Recently, the NCLT, New Delhi on the application filed on behalf of Monitoring Committee (formed pursuant to approval of Resolution Plan) of Anush Finlease & Construction Pvt. Ltd. (Corporate Debtor) in the matter of Phoenix ARC Private Limited v. Anush Finlease & Construction Pvt. Ltd.1 has held that the incidental actions to the performance guarantee cannot be called as falling within the ambit of the Insolvency and Bankruptcy Code.

It was a case wherein the State Bank of India (SBI) had issued 23 bank guarantees on 100% margin on behalf of the Corporate Debtor involving total amount of Rs. 1,12,72,191.00 due to mature on different dates in the years 2021 & 2022. The aforesaid bank guarantees were issued in favour of Government Departments/Deputy Commissioner of Customs and the Director General of Foreign Trade, New Delhi ('beneficiaries').

The Monitoring Committee had filed an application before the NCLT seeking directions against the SBI for release of Fixed Deposits Receipts of the Corporate Debtor maintained with SBI in the Controlled Account of the Corporate Debtor.

The point for adjudication which fell before the Ld. Adjudicating Authority was whether or not the margin money should be released on the premise that it is the asset of the Corporate Debtor.

It was contended by the Monitoring Committee of Corporate Debtor:

  1. that the resolution plan stands approved by the Adjudicating Authority and these FDRs being the asset of the Corporate Debtor shall revert to the Corporate Debtor;
  2. that the beneficiary did not make any claim with the Resolution Professional;
  3. that the resolution plan envisages cancellation of all pledges/lien/any encumbrances upon the fixed deposits have been provided, ceased to be legally enforceable as the very liabilities for securing which they were issued ceased to be in force.
  4. that the asset is covered by moratorium, therefore, Bank Guarantee cannot be invoked by beneficiary nor SBI can release the same to the beneficiary.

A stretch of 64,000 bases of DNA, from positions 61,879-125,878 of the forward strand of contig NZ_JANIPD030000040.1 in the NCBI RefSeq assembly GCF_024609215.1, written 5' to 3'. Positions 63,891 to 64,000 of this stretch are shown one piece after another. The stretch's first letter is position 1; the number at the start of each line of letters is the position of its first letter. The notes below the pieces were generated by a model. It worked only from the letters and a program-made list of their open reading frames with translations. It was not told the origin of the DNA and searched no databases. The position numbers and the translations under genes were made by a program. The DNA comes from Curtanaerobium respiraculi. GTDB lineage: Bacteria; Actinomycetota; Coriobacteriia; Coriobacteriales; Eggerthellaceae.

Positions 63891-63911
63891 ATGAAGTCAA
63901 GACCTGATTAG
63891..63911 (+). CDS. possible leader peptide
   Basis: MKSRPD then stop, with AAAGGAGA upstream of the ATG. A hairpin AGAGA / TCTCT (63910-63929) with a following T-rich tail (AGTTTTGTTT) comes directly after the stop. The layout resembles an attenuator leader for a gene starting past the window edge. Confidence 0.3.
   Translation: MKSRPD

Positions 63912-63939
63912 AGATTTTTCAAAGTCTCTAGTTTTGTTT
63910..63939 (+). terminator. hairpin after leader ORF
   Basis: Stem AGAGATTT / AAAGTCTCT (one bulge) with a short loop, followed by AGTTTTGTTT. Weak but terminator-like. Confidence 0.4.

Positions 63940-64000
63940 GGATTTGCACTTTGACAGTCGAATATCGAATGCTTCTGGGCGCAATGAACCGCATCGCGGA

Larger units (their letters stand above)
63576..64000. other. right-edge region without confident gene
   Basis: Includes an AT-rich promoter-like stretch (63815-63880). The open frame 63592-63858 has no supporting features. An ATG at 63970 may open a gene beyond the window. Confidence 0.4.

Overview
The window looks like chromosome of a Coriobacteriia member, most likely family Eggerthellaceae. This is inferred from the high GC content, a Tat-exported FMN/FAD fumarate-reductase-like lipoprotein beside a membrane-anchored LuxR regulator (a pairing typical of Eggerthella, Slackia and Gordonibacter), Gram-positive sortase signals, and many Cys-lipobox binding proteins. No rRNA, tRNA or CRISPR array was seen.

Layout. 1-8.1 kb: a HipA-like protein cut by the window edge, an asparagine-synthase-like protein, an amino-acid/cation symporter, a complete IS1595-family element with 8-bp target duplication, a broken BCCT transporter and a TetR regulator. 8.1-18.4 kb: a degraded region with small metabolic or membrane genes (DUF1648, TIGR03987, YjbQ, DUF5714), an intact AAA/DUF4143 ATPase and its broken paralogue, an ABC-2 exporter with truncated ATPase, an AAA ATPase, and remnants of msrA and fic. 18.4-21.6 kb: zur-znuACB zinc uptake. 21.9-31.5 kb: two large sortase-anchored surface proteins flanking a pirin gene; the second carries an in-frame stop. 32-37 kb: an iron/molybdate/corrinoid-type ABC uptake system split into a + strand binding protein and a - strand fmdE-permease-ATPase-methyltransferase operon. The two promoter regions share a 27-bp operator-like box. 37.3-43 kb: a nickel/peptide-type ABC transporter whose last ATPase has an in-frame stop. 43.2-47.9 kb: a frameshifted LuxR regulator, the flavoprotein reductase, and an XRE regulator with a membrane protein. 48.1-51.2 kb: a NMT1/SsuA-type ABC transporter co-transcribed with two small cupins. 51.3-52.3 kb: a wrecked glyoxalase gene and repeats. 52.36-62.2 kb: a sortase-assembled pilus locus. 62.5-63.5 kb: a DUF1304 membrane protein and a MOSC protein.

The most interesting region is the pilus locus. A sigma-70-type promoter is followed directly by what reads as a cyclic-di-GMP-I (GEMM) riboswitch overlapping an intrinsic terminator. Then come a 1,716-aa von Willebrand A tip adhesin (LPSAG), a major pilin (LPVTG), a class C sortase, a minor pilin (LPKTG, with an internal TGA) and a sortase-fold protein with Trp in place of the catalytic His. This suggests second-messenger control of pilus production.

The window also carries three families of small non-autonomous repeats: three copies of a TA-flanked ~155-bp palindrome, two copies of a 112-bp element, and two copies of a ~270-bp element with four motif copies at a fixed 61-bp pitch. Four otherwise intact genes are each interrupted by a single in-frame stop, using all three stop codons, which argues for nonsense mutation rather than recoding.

It was contended on behalf of SBI that Bank Guarantee is an independent contract between the beneficiary and the bank. Though the margin money deposited with the bank was shown as FDRs, it was towards the bank guarantee issued by SBI in favor of the beneficiary and is not refundable to the Corporate Debtor unless the bank is discharged. It was further contented on behalf of SBI that it is settled law that bank guarantee is an independent and distinct contract between the bank and the beneficiary and it is not dependent on the actions of the Corporate Debtor at whose instance the bank guarantee was given. It was also submitted that the question of beneficiary making claim against the default will not arise because in the event of default, the beneficiary would realise its monies through bank guarantee given by the bank and not from the Corporate Debtor.

It was further contended that the NCLT had, while approving the Resolution Plan, had made it clear that "exemptions or discounts anything asked in the plan, which is not permissible under law, are not approved." In view of the same, the Monitoring Committee of the Corporate Debtor cannot rely upon the Resolution Plan to state that the bank guarantees are extinguished based on the resolution plan proposing to write-off of the bank guarantee.

Findings of NCLT

While dismissing the application filed by the Monitoring Committee, the NCLT noted that the bank is not discharged from the guarantees given to the beneficiary.

It further held that:

  • the FDRs were given towards the margin money against the bank guarantees given to the beneficiary and not as FDRs to be realized by Corporate Debtor.
  • the margin money is construed as substratum of a Trust created to pay to the beneficiary to whom Bank Guarantee is given. Once an asset goes into trust by documentation for the benefit of the beneficiary, the original owner will not have any right over the said asset unless it is free from the trust.